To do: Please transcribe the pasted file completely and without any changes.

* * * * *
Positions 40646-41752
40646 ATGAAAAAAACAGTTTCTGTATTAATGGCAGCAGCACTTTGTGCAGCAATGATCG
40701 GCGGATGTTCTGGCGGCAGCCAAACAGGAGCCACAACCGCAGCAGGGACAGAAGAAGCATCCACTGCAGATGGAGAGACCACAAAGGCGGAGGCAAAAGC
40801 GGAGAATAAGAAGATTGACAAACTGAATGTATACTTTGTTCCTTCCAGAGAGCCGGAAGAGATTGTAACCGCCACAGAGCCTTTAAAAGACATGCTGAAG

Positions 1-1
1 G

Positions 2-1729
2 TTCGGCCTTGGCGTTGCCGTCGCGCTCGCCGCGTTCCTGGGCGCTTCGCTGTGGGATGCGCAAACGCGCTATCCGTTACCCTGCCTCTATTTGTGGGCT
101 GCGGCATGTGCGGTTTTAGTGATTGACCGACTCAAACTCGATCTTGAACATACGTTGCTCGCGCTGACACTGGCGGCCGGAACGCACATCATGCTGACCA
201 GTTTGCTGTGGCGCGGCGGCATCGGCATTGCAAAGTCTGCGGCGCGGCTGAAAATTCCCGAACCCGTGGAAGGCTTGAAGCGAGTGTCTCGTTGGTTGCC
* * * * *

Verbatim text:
Positions 40646-41752
40646 ATGAAAAAAACAGTTTCTGTATTAATGGCAGCAGCACTTTGTGCAGCAATGATCG
40701 GCGGATGTTCTGGCGGCAGCCAAACAGGAGCCACAACCGCAGCAGGGACAGAAGAAGCATCCACTGCAGATGGAGAGACCACAAAGGCGGAGGCAAAAGC
40801 GGAGAATAAGAAGATTGACAAACTGAATGTATACTTTGTTCCTTCCAGAGAGCCGGAAGAGATTGTAACCGCCACAGAGCCTTTAAAAGACATGCTGAAG

Positions 1-1
1 G

Positions 2-1729
2 TTCGGCCTTGGCGTTGCCGTCGCGCTCGCCGCGTTCCTGGGCGCTTCGCTGTGGGATGCGCAAACGCGCTATCCGTTACCCTGCCTCTATTTGTGGGCT
101 GCGGCATGTGCGGTTTTAGTGATTGACCGACTCAAACTCGATCTTGAACATACGTTGCTCGCGCTGACACTGGCGGCCGGAACGCACATCATGCTGACCA
201 GTTTGCTGTGGCGCGGCGGCATCGGCATTGCAAAGTCTGCGGCGCGGCTGAAAATTCCCGAACCCGTGGAAGGCTTGAAGCGAGTGTCTCGTTGGTTGCC